Neurologists Claymont DE

This page provides useful content and local businesses that can help with your search for Neurologists. You will find helpful, informative articles about Neurologists, including "The Flexible Brain". You will also find local businesses that provide the products or services that you are looking for. Please scroll down to find the local resources in Claymont, DE that will answer all of your questions about Neurologists.

Jeffrey I Greenstein, MD
(215) 985-2245
1740 South St
Philadelphia, PA
Business
Greenstein Neurology Associates
Specialties
Neurology

Data Provided by:
Olga Vanessa Rios, MD
Marcus Hook, PA
Specialties
Neurology
Gender
Female
Education
Medical School: Univ Of Pr Sch Of Med, San Juan Pr 00936
Graduation Year: 1998

Data Provided by:
Dr.Sanjai Rao
(302) 477-0121
3521 Silverside Road #2i
Wilmington, DE
Gender
M
Speciality
Neurologist
General Information
Hospital: Ai Dupont
Accepting New Patients: Yes
RateMD Rating
4.0, out of 5 based on 1, reviews.

Data Provided by:
Otto Raul Medinilla, MD
(302) 764-6020
410 Foulk Rd
Wilmington, DE
Specialties
Neurological Surgery
Gender
Male
Languages
Spanish
Education
Medical School: Univ De San Carlos, Fac De Cien Med, Guatemala
Graduation Year: 1971
Hospital
Hospital: St Francis Hosp, Wilmington, De; Christiana Care -Wilmington, Wilmington, De

Data Provided by:
Donna Jo Parfitt, MD
Wilmington, DE
Specialties
Neurology
Gender
Female
Education
Medical School: Johns Hopkins Univ Sch Of Med, Baltimore Md 21205
Graduation Year: 1995

Data Provided by:
Manuel Tan Lim, MD
(610) 459-3722
1440 Conchester Hwy Ste 5A
Marcus Hook, PA
Specialties
Neurology
Gender
Male
Education
Medical School: Univ Of Santo Tomas, Fac Of Med And Surg, Manila, Philippines
Graduation Year: 1968

Data Provided by:
Jonathan Hodgson, DO
Wilmington, DE
Specialties
Neurology
Gender
Male
Education
Medical School: Philadelphia Coll Of Osteo Med, Philadelphia Pa 19131
Graduation Year: 2001

Data Provided by:
Dr.SIDNEY BEAN MD
(302) 651-4200
1600 Rockland Road
Wilmington, DE
Gender
M
Speciality
Neurologist
General Information
Accepting New Patients: Yes
RateMD Rating
5.0, out of 5 based on 1, reviews.

Data Provided by:
Raquel Tapia
(302) 651-4000
1600 Rockland Road
Wilmington, DE
Specialty
Neurology

Data Provided by:
Dr.Benjamin Warf
(617) 355-6015
1600 Rockland Road
Wilmington, DE
Gender
M
Speciality
Neurosurgeon
General Information
Accepting New Patients: Yes
RateMD Rating
5.0, out of 5 based on 1, reviews.

Data Provided by:
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The Flexible Brain

Modern scanning technology has shown that our brains can
adapt to changing circumstances at any age—if we let them.

April 2010

by Lisa James

Susan Barry’s eyes crossed when she was three months old. When she looked at something with her left eye, her right eye would turn in, and vice versa. But after three childhood surgeries corrected her appearance “I assumed I had fine vision, even though I had a hard time learning how to drive,” says Barry, a professor of biological sciences at Mount Holyoke College in Massachusetts. “Then I got into college and learned I didn’t have stereovision—I took all these 3D tests and didn’t pass them.” Barry had strabismus, a misalignment of the eyes that confuses the brain and causes loss of 3D vision.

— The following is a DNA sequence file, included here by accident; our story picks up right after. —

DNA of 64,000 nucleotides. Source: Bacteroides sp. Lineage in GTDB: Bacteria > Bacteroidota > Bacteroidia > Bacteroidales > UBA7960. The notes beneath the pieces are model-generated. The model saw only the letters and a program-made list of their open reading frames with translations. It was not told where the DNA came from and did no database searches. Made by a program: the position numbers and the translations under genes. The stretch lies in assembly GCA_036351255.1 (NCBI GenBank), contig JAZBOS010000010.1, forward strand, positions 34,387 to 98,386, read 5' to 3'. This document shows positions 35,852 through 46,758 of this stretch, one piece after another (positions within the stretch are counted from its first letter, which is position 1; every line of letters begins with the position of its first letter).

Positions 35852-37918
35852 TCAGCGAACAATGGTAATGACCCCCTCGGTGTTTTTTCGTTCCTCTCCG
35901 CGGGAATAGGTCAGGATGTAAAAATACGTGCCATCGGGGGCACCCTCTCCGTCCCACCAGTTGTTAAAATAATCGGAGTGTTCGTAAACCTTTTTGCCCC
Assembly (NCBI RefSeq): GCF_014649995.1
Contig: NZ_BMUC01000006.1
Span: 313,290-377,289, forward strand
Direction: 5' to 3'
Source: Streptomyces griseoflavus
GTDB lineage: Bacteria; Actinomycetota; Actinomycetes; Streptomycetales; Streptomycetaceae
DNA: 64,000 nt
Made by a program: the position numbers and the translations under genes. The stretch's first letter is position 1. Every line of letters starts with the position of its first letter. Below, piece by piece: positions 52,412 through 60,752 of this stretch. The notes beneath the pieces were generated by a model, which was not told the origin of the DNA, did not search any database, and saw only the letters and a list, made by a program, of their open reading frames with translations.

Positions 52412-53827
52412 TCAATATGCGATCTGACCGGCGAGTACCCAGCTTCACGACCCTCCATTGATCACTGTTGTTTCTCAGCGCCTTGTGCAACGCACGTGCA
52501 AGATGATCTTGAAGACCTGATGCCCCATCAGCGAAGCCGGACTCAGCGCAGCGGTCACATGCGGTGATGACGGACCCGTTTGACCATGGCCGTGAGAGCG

What’s worse, “the same day I learned I didn’t have stereovision I learned I could never get it,” says Barry. That’s because the developing brain was thought to be like a vat of drying concrete: The flexibility that allowed a young child’s brain to acquire skills such as stereovision was simply lost by the time a person reached adulthood. Barry would even use herself as an example in passing along that conventional wisdom to her students.

Barry’s perspective changed, literally and figuratively, when she consulted a developmental optometrist, someone who specializes in problems with binocular vision. “She told me, ‘Your eyes don’t point at the same place in space at the same time,’” Barry recalls. Barry started doing vision exercises with aids such as a Brock string, a series of colored beads on a string that taught her eyes how to work in unison.

At age 48, Barry was finally able to perceive 3D images. “The first time you see in stereo is incredible,” says Barry, who has written about her experience in Fixing My Gaze: A Scientist’s Journey into Seeing in Three Dimensions (Basic Books). “You see that the leaves on a tree have layers of depth; before that the tree seemed sort of flat.”

Barry’s eyes remained the same, but her brain had changed. So had her beliefs about the brain’s limitations. Barry had experienced neuroplasticity, the idea that the brain is capable of renewing itself and remaining flexible no matter how old you are.

New Pathways

The brain contains about 100 billion neurons, which carry the electrical charges that make up nerve impulses. They do not touch each other directly. Instead, chemicals called neurotransmitters carry messages across small spaces known as synapses between neurons.

Over the past several decades, sophisticated brain scans such as functional MRI (fMRI) and PET have turned scientific thinking about the brain on its head. “They began to see that different areas of the brain build more synapses,” says Patt Lind-Kyle, leader of workshops in brain/mind exploration and author of Heal Your Mind, Rewire Your Brain (Energy Psychology Press, www.healrewireyourbrain.com ). “In the areas that you use, brain cells grow and multiply.” Barry says that su...

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